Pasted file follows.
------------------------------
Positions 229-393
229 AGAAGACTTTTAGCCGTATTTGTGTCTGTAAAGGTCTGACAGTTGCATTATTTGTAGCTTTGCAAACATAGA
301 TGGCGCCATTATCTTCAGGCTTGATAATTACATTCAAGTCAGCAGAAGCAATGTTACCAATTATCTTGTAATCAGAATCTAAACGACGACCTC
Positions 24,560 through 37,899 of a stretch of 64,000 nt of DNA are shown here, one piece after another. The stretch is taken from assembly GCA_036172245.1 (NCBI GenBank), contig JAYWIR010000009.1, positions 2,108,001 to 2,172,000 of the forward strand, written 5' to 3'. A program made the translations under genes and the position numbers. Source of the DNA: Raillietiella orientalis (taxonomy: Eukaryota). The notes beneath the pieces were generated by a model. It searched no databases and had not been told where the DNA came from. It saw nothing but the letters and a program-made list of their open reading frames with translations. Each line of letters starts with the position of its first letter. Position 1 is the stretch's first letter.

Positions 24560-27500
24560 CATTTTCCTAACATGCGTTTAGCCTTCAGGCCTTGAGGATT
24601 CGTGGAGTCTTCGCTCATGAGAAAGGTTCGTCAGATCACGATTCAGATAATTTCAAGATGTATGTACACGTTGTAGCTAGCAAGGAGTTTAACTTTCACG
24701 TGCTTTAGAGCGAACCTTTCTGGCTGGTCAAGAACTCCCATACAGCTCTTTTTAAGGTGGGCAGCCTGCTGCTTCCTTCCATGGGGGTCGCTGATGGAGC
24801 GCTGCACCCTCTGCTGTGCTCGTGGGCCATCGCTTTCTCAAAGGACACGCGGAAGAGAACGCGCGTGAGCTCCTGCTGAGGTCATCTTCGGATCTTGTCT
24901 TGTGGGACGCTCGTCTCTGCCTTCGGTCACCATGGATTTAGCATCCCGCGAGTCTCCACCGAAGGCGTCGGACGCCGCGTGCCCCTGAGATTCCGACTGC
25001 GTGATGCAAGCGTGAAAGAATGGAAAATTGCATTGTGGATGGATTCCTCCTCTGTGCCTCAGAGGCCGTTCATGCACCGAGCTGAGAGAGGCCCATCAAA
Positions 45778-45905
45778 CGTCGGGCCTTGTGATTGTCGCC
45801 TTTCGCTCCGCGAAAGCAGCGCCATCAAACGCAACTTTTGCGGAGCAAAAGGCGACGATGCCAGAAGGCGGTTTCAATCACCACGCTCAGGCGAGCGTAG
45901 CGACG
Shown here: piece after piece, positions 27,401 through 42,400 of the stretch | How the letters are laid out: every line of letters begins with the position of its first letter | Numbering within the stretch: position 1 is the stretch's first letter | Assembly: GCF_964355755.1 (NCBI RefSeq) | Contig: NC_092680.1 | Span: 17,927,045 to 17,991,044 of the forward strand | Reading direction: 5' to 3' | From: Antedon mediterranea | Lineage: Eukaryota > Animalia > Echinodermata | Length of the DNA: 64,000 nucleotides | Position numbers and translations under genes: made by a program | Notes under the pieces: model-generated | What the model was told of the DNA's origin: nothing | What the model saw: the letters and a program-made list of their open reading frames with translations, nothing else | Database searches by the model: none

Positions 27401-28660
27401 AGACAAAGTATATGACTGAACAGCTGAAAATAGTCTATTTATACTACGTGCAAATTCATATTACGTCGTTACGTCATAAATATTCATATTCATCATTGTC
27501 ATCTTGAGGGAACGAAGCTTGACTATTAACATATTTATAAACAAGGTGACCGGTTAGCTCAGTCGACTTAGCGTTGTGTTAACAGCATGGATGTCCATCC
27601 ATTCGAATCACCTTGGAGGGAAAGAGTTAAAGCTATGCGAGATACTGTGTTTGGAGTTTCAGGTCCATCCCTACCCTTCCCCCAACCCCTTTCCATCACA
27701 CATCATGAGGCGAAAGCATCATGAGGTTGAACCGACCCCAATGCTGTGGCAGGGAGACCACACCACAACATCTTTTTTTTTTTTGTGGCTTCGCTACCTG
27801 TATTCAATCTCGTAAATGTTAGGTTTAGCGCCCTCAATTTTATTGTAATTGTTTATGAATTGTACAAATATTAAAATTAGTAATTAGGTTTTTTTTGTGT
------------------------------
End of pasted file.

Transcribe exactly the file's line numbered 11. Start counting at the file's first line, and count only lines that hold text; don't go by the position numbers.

25001 GTGATGCAAGCGTGAAAGAATGGAAAATTGCATTGTGGATGGATTCCTCCTCTGTGCCTCAGAGGCCGTTCATGCACCGAGCTGAGAGAGGCCCATCAAA